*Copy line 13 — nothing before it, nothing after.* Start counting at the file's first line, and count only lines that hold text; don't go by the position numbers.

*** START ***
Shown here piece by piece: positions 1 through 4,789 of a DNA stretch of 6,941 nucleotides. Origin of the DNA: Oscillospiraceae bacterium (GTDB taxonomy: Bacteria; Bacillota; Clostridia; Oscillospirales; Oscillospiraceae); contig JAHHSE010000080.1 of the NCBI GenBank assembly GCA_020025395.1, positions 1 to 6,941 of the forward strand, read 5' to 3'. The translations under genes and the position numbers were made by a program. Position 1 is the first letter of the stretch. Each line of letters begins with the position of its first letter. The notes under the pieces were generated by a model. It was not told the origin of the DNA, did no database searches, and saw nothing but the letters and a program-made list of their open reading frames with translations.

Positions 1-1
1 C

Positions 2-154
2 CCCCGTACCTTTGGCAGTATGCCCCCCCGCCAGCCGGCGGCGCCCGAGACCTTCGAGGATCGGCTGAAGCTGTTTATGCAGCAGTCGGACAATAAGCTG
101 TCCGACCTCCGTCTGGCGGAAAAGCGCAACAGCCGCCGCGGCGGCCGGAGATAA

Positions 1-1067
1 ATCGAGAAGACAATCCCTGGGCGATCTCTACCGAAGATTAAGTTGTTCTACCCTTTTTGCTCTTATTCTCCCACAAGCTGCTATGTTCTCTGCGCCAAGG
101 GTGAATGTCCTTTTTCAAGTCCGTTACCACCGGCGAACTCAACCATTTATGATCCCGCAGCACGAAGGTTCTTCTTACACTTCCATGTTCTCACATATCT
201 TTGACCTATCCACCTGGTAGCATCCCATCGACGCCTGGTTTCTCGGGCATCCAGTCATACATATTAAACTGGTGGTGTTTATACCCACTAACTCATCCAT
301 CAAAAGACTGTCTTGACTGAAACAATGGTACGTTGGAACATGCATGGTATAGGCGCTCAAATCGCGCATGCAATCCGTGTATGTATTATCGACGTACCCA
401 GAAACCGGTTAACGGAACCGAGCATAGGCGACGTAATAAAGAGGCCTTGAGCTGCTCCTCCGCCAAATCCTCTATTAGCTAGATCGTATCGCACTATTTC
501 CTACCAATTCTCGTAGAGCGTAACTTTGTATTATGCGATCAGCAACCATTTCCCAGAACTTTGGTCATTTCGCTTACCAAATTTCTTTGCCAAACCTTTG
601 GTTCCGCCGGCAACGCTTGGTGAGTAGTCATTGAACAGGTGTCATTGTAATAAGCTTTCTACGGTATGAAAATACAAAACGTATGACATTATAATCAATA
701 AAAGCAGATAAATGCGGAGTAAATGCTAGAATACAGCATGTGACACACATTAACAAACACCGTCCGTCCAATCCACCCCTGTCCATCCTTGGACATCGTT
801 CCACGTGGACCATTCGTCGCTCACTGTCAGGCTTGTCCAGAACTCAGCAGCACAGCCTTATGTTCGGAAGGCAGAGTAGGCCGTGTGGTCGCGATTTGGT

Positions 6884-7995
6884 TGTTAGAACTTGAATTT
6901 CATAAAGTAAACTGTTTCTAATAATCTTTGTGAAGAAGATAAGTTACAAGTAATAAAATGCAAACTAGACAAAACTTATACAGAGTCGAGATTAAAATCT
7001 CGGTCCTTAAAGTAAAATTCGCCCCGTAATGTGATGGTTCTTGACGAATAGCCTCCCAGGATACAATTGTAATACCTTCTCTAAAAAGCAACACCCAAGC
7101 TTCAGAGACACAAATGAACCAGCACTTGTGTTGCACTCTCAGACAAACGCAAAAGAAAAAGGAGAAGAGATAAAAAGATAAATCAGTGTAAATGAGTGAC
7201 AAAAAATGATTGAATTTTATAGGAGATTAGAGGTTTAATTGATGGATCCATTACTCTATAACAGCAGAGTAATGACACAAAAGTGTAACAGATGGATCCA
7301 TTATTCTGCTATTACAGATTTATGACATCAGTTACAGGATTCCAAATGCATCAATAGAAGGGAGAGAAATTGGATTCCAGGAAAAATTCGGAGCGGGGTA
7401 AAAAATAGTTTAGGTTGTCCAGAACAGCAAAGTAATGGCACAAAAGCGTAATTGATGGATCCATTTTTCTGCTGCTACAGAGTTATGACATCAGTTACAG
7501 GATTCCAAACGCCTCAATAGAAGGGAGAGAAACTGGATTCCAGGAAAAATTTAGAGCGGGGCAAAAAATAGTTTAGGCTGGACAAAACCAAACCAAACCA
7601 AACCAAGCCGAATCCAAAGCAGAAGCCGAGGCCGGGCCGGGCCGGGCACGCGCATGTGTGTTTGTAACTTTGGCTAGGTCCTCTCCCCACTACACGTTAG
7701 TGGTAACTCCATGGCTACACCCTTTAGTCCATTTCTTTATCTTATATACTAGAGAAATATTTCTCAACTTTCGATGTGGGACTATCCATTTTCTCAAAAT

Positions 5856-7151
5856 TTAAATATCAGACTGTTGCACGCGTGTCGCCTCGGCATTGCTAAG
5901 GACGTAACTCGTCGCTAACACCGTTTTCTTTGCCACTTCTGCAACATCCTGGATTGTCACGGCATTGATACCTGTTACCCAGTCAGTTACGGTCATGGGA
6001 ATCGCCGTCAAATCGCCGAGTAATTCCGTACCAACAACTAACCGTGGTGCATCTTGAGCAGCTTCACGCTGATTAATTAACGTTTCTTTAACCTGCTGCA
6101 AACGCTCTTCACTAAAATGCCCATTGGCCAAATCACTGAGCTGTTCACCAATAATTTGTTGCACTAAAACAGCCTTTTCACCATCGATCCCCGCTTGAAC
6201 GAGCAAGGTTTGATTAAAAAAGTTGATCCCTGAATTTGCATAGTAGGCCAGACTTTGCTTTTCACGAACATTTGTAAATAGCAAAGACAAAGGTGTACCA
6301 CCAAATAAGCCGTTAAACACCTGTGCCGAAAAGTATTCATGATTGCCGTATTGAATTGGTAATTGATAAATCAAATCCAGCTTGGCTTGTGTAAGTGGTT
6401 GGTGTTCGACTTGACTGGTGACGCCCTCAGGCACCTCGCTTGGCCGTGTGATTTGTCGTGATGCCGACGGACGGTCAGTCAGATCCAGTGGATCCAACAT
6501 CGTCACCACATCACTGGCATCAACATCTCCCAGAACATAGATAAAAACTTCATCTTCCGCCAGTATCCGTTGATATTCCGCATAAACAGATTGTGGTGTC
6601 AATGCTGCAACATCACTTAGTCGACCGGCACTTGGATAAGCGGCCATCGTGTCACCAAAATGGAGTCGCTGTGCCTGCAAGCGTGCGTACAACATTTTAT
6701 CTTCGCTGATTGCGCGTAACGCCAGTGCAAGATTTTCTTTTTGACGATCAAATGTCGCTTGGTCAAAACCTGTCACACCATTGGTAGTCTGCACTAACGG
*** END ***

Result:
501 CTACCAATTCTCGTAGAGCGTAACTTTGTATTATGCGATCAGCAACCATTTCCCAGAACTTTGGTCATTTCGCTTACCAAATTTCTTTGCCAAACCTTTG